The Beauty Industry and Missed Opportunities: Lessons from the IT Sector and The Writing on the Wall. In business, we’ve all played the “in the event that I just knew, what I know now…” game. Furthermore, indeed, most – while perhaps not all – of us would lurch at the potential chance to bounce into a time machine and arise at the mythical perfect convergence of everything working out: express, not long before a wild financial exchange flood, or similarly as significantly, just before a looming crash.
However, of all of the “in the event that I just knew, what I know now” ponderings, the ones that are the absolute most excruciating – the ones that keep us up around evening time, regretting what could have, yet ought to have been – are the open doors that we let slip directly through our own personal fingers.
Those are the amazing open doors that sting the beauty longest and cut the most profound, on the grounds that looking back we see, with appalling clearness, that they were really intended for us. Those open doors came thumping at our entryway, and we truly should have simply turned the door handle, let them in, and receive the extraordinary benefits.
Be that as it may, for various reasons – call it fate, misfortune, or whatever else – we missed it. Thus the thumping halted, the entryway stayed shut, and the open door went somewhere else.
Top Missed Opportunities (and Blunders) in Tech History
In the event that thinking about botched open doors makes them feel pretty junky, cheer up: basically you didn’t make PC World’s cruelly (yet precisely!) named “The Top 10 Stupidest Tech Company Blunders” list. To be sure, while you may every so often lay there around evening time pondering “what could have been,” the people on this rundown are most likely knee-somewhere down in specialists by this point. View:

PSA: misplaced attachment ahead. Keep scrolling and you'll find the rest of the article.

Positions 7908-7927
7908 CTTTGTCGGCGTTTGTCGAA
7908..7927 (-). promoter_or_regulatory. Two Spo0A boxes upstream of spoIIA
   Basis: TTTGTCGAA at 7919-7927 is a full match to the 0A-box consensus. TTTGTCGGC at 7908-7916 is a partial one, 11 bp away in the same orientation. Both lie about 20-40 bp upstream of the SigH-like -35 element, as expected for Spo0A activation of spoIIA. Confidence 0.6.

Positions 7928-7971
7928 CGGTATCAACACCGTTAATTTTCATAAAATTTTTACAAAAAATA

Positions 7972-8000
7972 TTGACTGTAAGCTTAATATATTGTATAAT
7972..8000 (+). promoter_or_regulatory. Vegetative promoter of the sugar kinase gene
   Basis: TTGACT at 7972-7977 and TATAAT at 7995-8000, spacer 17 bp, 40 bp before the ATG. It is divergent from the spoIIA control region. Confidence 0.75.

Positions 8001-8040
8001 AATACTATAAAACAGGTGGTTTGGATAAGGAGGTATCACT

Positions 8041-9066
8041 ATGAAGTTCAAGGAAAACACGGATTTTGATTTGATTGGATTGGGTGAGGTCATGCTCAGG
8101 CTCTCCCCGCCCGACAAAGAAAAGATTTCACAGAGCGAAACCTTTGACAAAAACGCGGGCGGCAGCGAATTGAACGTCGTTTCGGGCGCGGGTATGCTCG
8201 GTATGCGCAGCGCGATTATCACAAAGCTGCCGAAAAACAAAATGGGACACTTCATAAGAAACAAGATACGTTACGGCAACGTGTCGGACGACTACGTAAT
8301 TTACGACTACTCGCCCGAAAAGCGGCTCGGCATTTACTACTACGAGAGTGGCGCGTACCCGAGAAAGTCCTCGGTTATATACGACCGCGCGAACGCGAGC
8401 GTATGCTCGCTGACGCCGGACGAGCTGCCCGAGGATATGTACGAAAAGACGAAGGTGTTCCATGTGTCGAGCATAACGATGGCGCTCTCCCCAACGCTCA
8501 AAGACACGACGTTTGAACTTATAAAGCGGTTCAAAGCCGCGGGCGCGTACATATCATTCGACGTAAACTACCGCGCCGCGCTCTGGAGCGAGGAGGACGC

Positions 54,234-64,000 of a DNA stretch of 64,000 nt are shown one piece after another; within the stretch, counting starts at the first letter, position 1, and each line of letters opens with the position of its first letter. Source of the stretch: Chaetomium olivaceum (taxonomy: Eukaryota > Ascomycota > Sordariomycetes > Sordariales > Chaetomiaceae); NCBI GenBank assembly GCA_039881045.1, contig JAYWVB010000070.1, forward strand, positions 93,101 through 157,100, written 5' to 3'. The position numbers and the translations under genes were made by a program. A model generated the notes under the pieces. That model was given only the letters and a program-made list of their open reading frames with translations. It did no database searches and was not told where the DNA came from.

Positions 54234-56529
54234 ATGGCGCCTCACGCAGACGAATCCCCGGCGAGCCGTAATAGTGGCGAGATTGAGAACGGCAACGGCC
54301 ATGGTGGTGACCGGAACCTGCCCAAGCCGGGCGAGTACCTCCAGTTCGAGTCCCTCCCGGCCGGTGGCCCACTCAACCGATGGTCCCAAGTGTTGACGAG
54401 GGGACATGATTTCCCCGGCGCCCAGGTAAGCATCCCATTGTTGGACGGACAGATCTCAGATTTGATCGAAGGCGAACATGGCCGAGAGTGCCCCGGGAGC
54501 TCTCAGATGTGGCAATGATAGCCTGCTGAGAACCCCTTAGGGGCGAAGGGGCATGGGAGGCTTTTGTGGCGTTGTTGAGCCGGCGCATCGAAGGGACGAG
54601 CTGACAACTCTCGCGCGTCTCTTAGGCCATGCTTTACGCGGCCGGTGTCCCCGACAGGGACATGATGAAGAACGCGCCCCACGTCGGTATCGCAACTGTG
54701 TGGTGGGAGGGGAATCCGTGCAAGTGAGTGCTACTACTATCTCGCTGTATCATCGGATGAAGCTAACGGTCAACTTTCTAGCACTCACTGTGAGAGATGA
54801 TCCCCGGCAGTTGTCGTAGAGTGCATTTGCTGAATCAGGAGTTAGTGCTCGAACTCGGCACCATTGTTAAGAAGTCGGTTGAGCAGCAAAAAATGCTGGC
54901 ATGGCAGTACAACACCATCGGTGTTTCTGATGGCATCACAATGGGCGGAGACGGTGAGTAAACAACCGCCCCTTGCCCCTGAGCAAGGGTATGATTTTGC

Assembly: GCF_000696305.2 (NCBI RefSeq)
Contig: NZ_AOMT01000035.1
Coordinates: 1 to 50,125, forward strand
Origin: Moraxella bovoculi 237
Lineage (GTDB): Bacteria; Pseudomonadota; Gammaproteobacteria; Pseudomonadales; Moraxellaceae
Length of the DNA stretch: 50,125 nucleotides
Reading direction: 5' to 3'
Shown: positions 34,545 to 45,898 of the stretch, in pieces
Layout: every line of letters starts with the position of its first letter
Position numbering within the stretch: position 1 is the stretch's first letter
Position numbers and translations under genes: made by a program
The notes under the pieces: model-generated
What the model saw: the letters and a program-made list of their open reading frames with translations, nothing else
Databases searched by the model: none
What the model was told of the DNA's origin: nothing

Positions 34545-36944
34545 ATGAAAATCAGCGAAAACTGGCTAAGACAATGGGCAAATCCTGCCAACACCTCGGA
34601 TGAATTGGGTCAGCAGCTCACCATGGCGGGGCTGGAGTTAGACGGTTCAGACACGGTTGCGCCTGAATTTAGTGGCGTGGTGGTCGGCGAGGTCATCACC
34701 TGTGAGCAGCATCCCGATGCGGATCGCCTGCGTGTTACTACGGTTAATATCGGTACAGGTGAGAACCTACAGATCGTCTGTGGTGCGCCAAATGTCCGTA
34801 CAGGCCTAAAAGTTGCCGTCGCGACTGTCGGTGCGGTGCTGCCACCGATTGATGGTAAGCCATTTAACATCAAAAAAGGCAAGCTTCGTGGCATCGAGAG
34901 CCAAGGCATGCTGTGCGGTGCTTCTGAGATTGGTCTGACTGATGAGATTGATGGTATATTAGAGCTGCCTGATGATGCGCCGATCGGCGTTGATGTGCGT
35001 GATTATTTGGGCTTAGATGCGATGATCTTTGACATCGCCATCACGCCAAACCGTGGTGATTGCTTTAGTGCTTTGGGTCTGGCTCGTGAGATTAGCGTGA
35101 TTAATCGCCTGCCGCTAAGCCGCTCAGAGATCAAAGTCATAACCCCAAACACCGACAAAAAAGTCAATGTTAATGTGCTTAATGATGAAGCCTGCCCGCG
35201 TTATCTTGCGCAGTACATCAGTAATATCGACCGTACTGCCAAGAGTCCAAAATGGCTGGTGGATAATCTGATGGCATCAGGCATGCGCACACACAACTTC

• In 2006, Yahoo! President Terry Semel responded to some terrible organization monetary news by pulling back a for all intents and purposes fixed $1 billion dollar offer for Facebook. The proposition was diminished to $600 million, which was excessively low for Facebook’s CEO Mark Zuckerberg. Only five years after the fact, Facebook is currently worth a stunning $80+ billion.
• In 2000, a specialist, Tony Fadell pitched a music player that was a development from the ongoing blend of MP3 players. He was shown the entryway by Real Networks and Philips, however he caught the interest of some person named Steve Jobs. Get out ahead 10 years and Fadell’s vision – which turned into the iPod – orders 80% of the advanced music market and has changed the manner in which the music business creates and conveys its item.